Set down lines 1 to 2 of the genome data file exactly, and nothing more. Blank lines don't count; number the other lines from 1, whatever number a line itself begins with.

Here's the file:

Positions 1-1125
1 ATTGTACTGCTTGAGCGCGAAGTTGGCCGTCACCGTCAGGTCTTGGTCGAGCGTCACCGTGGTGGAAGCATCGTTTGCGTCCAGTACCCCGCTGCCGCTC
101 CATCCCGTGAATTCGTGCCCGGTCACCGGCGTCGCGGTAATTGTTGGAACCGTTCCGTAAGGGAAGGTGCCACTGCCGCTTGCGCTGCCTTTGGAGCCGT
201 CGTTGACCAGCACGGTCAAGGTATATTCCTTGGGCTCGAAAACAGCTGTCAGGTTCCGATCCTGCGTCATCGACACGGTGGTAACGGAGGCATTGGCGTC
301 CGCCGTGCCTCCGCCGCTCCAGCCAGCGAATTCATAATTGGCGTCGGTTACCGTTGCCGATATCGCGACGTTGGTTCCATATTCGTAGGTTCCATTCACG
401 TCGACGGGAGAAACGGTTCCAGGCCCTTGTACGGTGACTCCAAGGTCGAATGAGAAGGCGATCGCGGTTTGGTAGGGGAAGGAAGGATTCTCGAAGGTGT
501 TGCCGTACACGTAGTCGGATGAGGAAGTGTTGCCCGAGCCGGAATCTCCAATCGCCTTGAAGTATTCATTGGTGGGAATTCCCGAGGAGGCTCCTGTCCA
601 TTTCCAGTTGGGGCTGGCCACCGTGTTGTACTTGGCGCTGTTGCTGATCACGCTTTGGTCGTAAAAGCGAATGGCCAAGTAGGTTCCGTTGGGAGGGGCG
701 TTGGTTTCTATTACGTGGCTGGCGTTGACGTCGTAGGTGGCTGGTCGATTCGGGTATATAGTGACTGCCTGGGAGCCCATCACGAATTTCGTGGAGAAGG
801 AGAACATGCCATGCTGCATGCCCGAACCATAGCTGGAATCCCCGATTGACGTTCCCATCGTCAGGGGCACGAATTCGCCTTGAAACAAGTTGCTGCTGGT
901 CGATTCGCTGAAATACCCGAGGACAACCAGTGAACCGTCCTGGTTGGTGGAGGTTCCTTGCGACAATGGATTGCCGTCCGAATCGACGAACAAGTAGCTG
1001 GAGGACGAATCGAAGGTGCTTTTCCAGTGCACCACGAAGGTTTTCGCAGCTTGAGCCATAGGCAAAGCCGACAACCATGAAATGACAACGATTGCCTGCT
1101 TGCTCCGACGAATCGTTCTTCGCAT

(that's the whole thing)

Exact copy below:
Positions 1-1125
1 ATTGTACTGCTTGAGCGCGAAGTTGGCCGTCACCGTCAGGTCTTGGTCGAGCGTCACCGTGGTGGAAGCATCGTTTGCGTCCAGTACCCCGCTGCCGCTC